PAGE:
Vortex (Spin), by Robert Charles Wilson

Once in awhile I will read a book and then re-read it almost immediately to absorb the entire thing. This is one of those books. The beautiful end of the Spin trilogy by Robert Charles Wilson

This book picks up 10,000 years after the middle volume with Turk Findley and Isaac, but brings their stories into the novel in a unique way. A Houston police officer named Bose and a psychiatrist at a state institution, Sandra Cole, become involved with Owen Mather. Owen, not exceptionally intelligent, has been writing long first person narratives set well into the future. These are the stories of Turk, Isaac, and a new character named Allison.

Turk is brought back to life in a desert on the planet of Equatoria where the first book ended and the second book took place. The mysterious protectors of earth, the Hypotheticals, still play a major role in the thinking of humans now spread through the galaxy and on Equatoria a religious group has been waiting and training for the appearance of both Turk and Isaac. It’s the group’s belief that because the portals created by the Hypotheticals, allowing almost instantaneous travel between worlds, are selective in who they let pass (not allowing birds or other creatures) that Turk and Isaac provide the means to contact the Hypotheticals, who continue to hold a god-like mystery in their minds.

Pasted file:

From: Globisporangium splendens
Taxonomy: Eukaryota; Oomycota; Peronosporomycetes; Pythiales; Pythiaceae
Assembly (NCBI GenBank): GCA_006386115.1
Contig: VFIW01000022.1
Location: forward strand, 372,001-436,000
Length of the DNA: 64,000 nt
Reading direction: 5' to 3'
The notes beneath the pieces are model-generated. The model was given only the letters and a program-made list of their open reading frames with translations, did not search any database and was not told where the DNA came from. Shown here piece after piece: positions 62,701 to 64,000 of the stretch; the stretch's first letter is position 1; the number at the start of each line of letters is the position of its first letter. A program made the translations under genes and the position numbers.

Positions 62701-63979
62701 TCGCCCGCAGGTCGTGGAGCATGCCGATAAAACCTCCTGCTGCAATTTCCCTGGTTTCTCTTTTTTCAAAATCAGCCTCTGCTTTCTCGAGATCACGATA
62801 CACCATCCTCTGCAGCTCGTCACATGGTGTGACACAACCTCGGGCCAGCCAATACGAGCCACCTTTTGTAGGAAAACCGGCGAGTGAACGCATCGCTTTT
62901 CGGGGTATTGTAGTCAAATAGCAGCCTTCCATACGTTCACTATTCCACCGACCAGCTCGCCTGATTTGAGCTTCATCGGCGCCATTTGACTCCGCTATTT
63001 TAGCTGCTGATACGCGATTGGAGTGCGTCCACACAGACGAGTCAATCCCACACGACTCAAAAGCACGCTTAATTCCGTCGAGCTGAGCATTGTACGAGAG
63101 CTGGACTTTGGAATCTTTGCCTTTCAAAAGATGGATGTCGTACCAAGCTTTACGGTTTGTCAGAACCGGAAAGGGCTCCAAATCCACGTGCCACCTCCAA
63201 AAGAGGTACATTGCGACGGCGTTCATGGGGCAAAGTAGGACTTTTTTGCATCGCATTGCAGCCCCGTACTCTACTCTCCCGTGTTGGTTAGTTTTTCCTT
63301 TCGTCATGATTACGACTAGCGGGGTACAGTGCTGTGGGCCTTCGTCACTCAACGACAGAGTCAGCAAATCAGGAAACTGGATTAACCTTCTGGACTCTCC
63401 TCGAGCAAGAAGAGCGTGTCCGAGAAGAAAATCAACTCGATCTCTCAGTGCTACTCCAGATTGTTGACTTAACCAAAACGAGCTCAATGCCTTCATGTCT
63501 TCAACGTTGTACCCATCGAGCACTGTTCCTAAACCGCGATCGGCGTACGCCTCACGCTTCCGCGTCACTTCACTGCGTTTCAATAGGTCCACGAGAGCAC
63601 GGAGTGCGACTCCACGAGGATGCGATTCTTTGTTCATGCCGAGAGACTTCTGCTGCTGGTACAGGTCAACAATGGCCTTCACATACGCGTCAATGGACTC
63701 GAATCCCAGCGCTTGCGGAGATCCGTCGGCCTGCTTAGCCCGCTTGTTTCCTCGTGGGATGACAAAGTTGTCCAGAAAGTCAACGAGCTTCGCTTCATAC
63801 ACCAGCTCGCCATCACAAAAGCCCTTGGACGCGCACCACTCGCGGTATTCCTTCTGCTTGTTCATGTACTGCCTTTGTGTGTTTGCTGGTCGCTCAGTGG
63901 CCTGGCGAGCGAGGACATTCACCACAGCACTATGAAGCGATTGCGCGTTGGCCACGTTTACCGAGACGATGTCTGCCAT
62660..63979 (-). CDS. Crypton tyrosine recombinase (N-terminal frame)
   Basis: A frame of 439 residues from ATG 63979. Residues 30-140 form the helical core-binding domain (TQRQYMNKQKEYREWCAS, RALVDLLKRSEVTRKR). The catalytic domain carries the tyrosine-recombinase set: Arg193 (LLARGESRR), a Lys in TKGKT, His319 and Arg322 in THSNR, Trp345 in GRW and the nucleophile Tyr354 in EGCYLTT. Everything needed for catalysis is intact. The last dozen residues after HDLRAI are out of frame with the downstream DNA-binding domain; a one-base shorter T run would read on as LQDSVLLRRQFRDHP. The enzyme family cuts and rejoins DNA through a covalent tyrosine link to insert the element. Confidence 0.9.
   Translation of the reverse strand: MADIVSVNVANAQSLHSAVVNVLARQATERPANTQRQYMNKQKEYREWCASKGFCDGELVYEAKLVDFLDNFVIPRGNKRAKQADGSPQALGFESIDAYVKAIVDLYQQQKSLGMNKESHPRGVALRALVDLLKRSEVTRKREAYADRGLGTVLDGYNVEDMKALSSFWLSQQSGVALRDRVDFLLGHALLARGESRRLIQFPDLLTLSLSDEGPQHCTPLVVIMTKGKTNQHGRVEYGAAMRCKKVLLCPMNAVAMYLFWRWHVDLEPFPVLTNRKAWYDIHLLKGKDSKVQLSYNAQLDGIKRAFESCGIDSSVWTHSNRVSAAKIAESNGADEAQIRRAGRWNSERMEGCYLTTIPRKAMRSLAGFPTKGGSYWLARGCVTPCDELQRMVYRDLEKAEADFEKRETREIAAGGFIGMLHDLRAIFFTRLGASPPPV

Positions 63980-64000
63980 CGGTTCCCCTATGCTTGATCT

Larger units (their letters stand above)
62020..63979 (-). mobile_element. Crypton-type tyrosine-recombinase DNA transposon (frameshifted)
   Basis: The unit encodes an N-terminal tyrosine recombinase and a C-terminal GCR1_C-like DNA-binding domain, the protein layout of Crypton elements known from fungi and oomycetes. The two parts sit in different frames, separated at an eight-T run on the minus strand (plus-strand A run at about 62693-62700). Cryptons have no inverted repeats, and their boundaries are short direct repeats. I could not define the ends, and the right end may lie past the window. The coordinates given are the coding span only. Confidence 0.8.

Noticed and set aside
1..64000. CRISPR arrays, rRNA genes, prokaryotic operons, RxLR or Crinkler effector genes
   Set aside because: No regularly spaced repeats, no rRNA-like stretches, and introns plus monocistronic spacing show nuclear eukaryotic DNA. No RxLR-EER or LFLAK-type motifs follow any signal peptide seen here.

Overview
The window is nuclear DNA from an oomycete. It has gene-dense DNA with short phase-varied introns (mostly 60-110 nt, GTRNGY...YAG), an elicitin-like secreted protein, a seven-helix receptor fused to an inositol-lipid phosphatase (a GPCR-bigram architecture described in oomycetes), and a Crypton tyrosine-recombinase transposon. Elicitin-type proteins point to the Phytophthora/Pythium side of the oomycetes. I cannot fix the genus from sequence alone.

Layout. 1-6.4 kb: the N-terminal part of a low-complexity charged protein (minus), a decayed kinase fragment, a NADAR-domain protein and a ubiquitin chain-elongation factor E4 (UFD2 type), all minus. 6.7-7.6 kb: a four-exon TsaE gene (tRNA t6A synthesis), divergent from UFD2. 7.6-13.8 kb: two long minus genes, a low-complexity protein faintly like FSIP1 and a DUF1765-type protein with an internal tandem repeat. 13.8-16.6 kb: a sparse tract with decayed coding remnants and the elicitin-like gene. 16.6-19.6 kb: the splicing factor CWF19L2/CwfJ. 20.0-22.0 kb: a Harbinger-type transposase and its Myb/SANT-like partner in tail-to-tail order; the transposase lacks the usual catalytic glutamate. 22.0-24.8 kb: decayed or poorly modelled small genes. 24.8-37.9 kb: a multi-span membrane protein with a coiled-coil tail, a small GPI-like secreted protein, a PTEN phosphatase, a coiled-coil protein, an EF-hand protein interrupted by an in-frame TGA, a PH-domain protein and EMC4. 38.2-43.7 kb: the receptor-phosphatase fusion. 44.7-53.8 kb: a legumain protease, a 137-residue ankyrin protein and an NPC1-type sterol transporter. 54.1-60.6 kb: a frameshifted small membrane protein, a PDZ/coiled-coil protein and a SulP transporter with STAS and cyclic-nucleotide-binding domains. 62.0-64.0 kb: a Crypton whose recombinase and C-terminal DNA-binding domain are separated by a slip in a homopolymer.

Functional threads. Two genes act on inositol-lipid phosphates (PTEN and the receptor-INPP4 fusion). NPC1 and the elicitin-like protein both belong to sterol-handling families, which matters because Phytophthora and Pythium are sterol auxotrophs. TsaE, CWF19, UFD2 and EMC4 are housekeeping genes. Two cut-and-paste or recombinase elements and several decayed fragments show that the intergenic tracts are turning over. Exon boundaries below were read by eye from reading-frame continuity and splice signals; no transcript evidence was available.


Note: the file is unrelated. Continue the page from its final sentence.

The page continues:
The narrative switches between the mystery of Owen, on earth after the protective “Spin” barrier appeared around the planet, and the lives of those living in the far future. Ultimately we find that Owen has been chosen and guided to provide a kind of redemption in a reach across time.

Beautiful prose and compelling characters bring this complicated story to life which ends, ultimately, with the entropic end of the universe. Because of how the characters interact across time and the mystery of what the Hypotheticals are trying to accomplish I think I needed the second reading to draw it all in.  It’s certainly the most amazing multi-book series I’ve read since I zipped through Dan Simmons’ Hyperion Cantos.